The President: There’s going to come to a point where we have an irreducible population -- people who pose a significant threat, but for various reasons, it’s difficult for us to try them in an Article III court. Some of those folks are going through a military commission process. But there’s going to be a challenge there.

Now, at that stage, I’m presenting a plan to Congress about how we can close Guantánamo. I’m not going to automatically assume that Congress says no. I’m not being coy, David. I think it’s fair to say that there’s going to be significant resistance from some quarters to that. But I think we can make a very strong argument that it doesn’t make sense for us to be spending an extra $100 million, $200 million, $300 million, $500 million, a billion dollars, to have a secure setting for 50, 60, 70 people. And we will wait until Congress has definitively said no to a well-thought-out plan with numbers attached to it before we say anything definitive about my executive authority here. I think it’s far preferable if I can get stuff done with Congress.

WE SAY: It is not just for reasons of justice that President Obama needs to speed up the PRB process. His talk of people who cannot be tried should set alarm bells ringing for anyone who respects the rule of law, as it appears to endorse the policy of indefinite detention without charge or trial that has existed at Guantánamo since it opened in January 2002. However, we recognize that, according to the laws of war, President Obama has the right to hold people until the end of hostilities. As a result, he is entitled to transfer prisoners to the U.S. mainland to be held without charge or trial, but the prisoners will have constitutional rights denied to them at Guantánamo, and will be able to launch new lawsuits that, we believe, will severely challenge the supposed justification for their ongoing imprisonment.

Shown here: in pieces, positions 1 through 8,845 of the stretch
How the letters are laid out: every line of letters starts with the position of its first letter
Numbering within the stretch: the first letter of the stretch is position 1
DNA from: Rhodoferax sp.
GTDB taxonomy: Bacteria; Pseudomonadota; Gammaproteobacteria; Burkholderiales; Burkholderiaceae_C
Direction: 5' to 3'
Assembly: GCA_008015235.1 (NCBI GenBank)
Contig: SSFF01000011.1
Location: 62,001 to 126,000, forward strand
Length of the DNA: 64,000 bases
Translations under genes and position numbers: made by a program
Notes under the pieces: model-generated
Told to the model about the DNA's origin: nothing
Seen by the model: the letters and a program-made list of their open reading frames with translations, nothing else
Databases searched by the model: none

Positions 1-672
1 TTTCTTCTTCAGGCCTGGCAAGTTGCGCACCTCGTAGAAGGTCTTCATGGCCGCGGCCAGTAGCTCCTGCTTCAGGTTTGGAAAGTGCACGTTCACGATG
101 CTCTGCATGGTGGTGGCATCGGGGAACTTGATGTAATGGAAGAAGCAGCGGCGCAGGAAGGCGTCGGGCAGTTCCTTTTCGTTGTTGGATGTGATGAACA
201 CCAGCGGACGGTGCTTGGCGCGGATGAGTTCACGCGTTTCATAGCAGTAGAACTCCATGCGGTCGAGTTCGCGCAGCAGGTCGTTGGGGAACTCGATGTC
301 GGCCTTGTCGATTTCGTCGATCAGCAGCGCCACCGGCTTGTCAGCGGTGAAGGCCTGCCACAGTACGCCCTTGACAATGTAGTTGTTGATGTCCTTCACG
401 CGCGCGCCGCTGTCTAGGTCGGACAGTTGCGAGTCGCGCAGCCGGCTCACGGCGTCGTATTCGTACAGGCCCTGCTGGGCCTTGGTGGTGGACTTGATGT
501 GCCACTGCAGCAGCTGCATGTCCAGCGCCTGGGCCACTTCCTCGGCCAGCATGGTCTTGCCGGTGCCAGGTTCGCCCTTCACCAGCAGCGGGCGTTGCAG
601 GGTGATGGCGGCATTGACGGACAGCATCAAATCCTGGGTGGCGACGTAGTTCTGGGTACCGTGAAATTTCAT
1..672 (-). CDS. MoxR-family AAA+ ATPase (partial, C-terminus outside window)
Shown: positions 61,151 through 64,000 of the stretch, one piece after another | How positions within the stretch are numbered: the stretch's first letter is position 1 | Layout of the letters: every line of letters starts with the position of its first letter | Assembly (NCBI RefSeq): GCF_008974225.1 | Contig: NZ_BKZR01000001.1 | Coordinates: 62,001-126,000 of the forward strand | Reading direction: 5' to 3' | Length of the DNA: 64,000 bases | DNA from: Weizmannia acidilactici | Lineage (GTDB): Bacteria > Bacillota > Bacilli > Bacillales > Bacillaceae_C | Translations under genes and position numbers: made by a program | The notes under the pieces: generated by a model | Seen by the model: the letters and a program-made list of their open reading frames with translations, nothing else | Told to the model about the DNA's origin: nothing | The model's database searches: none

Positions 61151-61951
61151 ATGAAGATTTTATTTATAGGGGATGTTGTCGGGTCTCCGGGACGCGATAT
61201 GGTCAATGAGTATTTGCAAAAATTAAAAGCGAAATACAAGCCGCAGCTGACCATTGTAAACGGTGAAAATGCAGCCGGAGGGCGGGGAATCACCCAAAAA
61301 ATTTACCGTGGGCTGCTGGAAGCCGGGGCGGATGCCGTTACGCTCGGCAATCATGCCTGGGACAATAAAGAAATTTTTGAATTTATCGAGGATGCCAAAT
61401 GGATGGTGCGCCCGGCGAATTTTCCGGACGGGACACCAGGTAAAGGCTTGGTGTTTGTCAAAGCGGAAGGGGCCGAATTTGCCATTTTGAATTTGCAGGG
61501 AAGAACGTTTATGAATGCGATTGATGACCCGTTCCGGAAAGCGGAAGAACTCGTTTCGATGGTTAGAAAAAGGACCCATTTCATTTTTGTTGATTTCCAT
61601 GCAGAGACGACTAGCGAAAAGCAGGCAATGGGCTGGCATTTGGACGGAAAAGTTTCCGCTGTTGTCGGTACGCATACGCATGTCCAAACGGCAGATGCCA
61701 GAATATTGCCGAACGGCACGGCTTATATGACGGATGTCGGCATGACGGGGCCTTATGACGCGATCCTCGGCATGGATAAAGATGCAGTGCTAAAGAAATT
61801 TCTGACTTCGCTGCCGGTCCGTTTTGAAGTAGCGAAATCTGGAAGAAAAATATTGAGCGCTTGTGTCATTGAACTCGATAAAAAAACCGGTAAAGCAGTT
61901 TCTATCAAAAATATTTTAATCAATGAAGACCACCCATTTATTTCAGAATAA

As "Close Guantánamo" co-founder Tom Wilner has explained, "If the detainees are brought to the United States, the government loses its prime argument for denying them constitutional rights. The imprisonment of anyone without charge or trial on the U.S. mainland is radically at odds with any concept of constitutional due process. Bringing them to the United States means that they would almost certainly have full constitutional rights and the ability to effectively challenge their detentions in court. They would then no longer be dependent solely on the largesse of the Obama administration, or whatever administration happens to follow it, but could gain relief through the courts."

David Jackson: So actually you could -- right -- [close Guantánamo] on your own?

The President: David, as I said -- and I think you’ve seen me on a whole bunch of issues like immigration -- I’m not going to be forward-leaning on what I can do without Congress before I’ve tested what I can do with Congress. And every once in a while, they’ll surprise you, and this may be one of those places -- because I think we can make a really strong argument. Guantánamo continues to be one of the key magnets for jihadi recruitment.